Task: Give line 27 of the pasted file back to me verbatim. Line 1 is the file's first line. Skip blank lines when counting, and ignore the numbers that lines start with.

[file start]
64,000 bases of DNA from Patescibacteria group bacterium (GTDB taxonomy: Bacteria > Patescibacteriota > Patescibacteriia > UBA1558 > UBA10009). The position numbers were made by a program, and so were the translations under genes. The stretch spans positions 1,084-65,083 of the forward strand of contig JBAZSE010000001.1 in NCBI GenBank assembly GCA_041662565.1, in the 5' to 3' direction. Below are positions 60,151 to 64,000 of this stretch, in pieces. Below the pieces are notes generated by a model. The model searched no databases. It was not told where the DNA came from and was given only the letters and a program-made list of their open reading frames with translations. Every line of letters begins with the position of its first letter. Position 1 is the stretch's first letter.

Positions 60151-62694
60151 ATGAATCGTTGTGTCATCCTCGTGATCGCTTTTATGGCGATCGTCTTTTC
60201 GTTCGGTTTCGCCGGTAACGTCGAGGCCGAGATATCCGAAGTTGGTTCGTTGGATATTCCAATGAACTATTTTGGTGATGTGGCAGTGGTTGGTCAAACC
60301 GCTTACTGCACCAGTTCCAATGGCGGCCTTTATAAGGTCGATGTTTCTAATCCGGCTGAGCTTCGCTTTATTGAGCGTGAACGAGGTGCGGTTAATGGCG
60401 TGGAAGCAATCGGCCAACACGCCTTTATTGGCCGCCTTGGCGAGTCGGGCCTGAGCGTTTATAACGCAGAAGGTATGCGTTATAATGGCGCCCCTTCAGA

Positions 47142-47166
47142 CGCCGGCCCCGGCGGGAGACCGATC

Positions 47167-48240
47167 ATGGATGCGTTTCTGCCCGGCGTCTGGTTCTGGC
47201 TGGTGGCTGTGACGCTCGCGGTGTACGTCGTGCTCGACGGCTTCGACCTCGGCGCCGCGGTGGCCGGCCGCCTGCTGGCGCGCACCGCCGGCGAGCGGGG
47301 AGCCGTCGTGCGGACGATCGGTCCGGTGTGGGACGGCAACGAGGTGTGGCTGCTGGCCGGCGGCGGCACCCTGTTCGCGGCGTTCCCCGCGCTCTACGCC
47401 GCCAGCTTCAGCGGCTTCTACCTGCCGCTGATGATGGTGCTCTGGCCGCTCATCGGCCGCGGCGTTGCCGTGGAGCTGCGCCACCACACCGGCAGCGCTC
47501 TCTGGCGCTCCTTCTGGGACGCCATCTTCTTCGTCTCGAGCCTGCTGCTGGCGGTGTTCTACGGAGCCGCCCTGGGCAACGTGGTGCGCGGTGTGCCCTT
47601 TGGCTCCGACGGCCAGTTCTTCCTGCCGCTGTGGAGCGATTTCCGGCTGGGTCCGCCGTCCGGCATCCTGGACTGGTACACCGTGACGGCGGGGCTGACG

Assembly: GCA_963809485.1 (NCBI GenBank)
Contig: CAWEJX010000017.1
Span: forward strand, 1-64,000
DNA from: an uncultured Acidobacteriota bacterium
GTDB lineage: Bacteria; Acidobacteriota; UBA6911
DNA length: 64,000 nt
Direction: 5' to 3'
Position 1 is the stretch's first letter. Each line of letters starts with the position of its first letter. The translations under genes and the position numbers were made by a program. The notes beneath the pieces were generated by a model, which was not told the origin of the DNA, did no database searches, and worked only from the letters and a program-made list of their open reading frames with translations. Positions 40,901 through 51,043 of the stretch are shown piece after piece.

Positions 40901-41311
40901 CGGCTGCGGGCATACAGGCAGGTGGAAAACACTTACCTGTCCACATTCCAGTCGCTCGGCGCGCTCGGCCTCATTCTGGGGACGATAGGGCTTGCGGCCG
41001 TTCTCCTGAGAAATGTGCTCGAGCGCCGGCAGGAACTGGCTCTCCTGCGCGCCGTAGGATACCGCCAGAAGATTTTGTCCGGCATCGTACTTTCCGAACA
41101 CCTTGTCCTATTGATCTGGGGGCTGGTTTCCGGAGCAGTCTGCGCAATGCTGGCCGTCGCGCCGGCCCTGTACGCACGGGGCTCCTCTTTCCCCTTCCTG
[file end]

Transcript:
41101 CCTTGTCCTATTGATCTGGGGGCTGGTTTCCGGAGCAGTCTGCGCAATGCTGGCCGTCGCGCCGGCCCTGTACGCACGGGGCTCCTCTTTCCCCTTCCTG